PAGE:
An increasing proportion of what’s happening on Clubhouse has nothing to do with its famous investors. While Silicon Valley types log on to keep up with Musk and Zuckerberg, most users head to more humdrum discussion rooms such as “The Brain Care Club” or “Living Your Best Life Post Breakup.”
At any given moment, thousands of conversations are taking place, most with nary a celebrity in earshot.
That’s a good sign for the app, says Supernode Ventures managing partner and Mediabistro founder Laurel Touby, who isn’t an investor but has been urging her professional contacts to tune in to her Clubhouse appearances.
The app can still feel like a niche fixation for tech insiders, and even if it moves to broader audiences, some people may continue to remember it as A16Z’s own little plaything, she says. “Is that so bad?”
The Origins Of Clubhouse
“He’s got more momentum than force,” says a former colleague. “Paul is just always moving forward.”
Nearly a decade ago, South by Southwest was known as a launchpad for internet phenomena: The annual tech and arts festival was where Twitter Inc. broke out and where masses of 20-somethings made group messaging apps a thing.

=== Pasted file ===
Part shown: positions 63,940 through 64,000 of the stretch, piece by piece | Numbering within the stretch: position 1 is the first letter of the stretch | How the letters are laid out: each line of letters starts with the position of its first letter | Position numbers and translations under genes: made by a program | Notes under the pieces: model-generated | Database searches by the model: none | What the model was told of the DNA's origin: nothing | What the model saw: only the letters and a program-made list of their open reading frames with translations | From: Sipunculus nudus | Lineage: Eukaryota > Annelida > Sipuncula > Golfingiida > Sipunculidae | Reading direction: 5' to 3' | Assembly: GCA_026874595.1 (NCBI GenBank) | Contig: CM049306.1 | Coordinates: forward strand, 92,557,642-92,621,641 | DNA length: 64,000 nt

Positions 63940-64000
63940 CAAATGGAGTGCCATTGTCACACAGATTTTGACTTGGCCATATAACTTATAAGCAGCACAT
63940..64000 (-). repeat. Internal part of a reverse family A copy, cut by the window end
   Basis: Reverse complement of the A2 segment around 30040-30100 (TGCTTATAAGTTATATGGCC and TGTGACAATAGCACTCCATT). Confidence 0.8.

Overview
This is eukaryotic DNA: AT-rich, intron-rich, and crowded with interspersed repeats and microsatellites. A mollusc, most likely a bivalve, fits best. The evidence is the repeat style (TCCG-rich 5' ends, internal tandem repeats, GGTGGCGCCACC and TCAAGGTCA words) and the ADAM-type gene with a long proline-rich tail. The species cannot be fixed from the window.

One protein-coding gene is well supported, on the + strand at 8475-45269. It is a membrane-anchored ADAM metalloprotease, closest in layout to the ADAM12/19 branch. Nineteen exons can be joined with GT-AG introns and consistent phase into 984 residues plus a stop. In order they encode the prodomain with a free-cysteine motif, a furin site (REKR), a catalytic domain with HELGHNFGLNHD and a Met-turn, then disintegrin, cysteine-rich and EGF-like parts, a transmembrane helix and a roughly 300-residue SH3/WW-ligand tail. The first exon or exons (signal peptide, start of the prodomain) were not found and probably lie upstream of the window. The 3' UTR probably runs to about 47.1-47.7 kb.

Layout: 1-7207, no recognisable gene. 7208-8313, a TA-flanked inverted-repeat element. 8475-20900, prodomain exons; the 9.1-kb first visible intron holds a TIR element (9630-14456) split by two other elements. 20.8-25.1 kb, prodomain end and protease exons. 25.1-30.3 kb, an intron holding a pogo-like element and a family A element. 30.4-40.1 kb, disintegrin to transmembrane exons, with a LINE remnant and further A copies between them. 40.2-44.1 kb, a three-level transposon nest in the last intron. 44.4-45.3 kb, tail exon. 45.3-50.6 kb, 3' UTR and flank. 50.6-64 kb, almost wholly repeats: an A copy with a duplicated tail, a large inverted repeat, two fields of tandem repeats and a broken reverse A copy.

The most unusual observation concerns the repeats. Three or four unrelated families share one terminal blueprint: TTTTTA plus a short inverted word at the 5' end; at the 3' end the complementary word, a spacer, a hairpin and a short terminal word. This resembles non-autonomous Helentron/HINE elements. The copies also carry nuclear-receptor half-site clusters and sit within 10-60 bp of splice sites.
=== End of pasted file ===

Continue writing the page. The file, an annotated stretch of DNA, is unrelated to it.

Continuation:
In the spring of 2012, the king of the conference was Highlight. Paul Davison, then 32, had released the app six weeks earlier with a proposition that was scary yet intriguing. It tracked users’ whereabouts to show them profiles of people nearby with similar interests or shared connections.
For that week in Austin, Texas, everyone wanted to try it. Phones buzzed and buzzed and buzzed with Highlight notifications. Venture capitalists wrote checks for millions of dollars. But within a year, the app was deemed too invasive to go mainstream and had essentially flatlined.
Nine years later, few people have even heard the name Highlight. A lot of people, however, have heard of Clubhouse, which Davison co-founded last year. Clubhouse is in many ways the opposite of Highlight, and even subsumes the role played by South by Southwest. Clubhouse is a virtual conference hall with different rooms for people to talk about whatever topics they like and invite guests to listen. It only uses audio.
South by Southwest, the venue that launched Davison’s star in the tech industry, kicks off Tuesday, not in Texas but on hundreds of thousands of screens. Meanwhile, Clubhouse rages on as a sort of virtual South by Southwest that never ends.
Unlike Highlight, Clubhouse has outlasted the initial burst of excitement. In the past year, the startup raised funds at a $1 billion valuation, signed up more than 10 million users, spread to dozens of countries and hosted talks with some of the biggest celebrities in Hollywood and Silicon Valley. Venture capitalists, it seems, are ready to anoint Davison as a true king.